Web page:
Rummel began the paleography class in Speyer by presenting the primary source mentioned above. This choice has a long tradition. The note on the "Dreckshammel" is scribbled on the bottom of a printed government circular that otherwise would reveal nothing but inconspicuous formalities. He likes to present this document to students, Rummel explained, because it nicely demonstrates that it is often what is most difficult to read — the fleetingly and informally added remarks rather than the printed text — that tells us the most interesting stories. Such notes speak of what contemporaries really thought, what their daily concerns were, and how they interacted with the state as individuals. Based on this line of reasoning, Rummel took this year's participants through a sample of manuscripts ranging from the early nineteenth to the mid-twentieth century. These pieces, in turn, ranged from being written in Kurrentschrift, or Alte Deutsche Schrift, to Sütterlin, the last iteration of old German handwriting. The students, who had studied these German scripts ahead of time in preparation for the class, spent the mornings deciphering Rummel's assignments in small groups. Afterwards, they presented their transcripts to Rummel and discussed intriguing findings, common problems, and typical errors made. Most of the documents examined were correspondences between officials and common people, but they dealt with a wide range of issues. Examples include allegations of witchcraft, requests for emigration to the United States, complaints about unjustified incarceration, and, as seen above, attempts to remove nationalist-socialist teachers. Reading these letters gradually helped the students develop a picture of German peoples' everyday concerns, their Alltagsgeschichte, across centuries. In the end, some particularly well-versed students even found an error in Rummel's own master transcript. Rummel saw this as the most valuable teaching moment of the course, as it exemplified that no one is immune to misreading.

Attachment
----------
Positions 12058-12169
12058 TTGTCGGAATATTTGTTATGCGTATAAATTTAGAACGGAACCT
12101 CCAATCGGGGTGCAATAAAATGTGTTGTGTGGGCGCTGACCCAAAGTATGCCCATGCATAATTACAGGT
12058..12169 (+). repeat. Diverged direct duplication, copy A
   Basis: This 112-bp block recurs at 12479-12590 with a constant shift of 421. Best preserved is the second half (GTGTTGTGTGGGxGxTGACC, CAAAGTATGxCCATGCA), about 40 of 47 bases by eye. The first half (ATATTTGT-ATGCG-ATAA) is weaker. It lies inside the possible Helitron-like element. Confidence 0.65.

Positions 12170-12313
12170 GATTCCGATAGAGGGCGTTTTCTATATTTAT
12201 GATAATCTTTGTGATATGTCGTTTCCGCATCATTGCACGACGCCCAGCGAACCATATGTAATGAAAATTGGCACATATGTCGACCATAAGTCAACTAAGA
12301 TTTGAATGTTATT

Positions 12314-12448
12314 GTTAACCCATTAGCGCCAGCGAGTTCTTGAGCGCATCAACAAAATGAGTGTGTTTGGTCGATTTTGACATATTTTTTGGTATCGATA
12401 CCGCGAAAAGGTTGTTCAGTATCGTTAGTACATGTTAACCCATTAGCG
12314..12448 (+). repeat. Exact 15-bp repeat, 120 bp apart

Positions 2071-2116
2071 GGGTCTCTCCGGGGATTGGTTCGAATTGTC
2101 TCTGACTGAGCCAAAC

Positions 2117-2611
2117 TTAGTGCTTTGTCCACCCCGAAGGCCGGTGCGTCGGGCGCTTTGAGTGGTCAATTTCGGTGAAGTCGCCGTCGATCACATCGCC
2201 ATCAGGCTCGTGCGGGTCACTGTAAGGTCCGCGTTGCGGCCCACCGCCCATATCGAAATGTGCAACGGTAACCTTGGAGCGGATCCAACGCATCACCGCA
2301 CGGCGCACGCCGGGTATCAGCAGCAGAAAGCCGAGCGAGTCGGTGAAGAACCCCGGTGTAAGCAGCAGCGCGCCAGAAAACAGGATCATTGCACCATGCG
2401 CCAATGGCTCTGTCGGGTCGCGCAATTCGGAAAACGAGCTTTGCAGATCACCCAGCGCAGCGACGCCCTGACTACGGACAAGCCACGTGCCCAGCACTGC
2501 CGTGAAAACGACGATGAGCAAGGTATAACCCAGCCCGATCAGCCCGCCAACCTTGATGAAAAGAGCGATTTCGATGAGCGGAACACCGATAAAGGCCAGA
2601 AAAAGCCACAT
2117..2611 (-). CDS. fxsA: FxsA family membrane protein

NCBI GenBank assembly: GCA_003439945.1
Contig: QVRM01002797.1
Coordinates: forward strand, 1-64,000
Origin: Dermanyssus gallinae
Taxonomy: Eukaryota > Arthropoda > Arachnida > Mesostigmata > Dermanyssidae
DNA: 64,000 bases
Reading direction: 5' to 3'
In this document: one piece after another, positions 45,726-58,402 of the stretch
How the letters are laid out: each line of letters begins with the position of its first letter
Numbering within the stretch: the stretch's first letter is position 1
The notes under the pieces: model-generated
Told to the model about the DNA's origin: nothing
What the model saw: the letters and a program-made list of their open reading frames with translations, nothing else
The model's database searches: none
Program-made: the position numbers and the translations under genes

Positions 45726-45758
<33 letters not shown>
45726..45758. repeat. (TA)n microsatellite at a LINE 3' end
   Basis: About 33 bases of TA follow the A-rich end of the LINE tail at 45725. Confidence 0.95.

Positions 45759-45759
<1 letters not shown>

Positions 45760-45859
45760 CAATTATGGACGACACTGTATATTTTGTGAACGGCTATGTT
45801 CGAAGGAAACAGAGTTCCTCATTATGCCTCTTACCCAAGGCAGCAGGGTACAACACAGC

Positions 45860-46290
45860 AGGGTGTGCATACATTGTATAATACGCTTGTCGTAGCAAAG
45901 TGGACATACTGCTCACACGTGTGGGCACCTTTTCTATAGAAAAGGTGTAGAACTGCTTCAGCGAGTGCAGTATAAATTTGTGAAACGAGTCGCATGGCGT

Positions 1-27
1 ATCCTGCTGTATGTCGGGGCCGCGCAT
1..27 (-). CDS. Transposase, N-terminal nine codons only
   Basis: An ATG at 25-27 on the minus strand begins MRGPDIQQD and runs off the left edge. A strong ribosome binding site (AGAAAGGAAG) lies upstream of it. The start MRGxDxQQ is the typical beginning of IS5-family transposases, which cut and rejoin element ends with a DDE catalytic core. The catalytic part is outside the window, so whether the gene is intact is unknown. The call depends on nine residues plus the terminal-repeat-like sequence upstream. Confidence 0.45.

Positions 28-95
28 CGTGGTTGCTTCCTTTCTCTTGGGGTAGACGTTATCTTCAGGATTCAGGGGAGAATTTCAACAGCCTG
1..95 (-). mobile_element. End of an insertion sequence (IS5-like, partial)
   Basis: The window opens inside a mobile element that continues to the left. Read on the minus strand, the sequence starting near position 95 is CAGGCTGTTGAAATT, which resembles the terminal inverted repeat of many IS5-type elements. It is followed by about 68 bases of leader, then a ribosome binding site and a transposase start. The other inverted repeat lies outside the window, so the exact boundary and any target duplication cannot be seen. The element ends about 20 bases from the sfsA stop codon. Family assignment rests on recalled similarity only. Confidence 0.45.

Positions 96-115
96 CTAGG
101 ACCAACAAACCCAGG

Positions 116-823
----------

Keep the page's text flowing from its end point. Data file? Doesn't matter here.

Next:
Now equipped with good skills in paleography, the group moved on to Berlin on Friday afternoon. After enjoying a free weekend in the German capital, the students went on a series of visits to different archives. The first, and probably the most popular destination for North American researchers, was the Bundesarchiv Lichterfelde, which is part of the German National Archives. Students were introduced both to its holdings (mainly federal government records) and its terms of usage, including online search aids and ongoing digitization projects. The following days were spent in archives that matched the Bundesarchiv's holdings in significance: the Behörde für Stasi-Unterlagen, which was declassified only recently, and which specializes in the records of the state security service of the German Democratic Republic (DDR); and the Politisches Archiv des Auswärtigen Amts (Department of Foreign Affairs), which was recently in the news for hiring a commission of historians to research and account for its National Socialist past. To move beyond the national level, students were also introduced to the Landesarchiv Berlin, a state archive. The archival tour ended with visits to the Deutsche Kinemathek, a major non-government repository on film and photography, and to the Staatsbibliothek, Berlin's major research library and Germany's major site for manuscript collections that date back to the middle ages.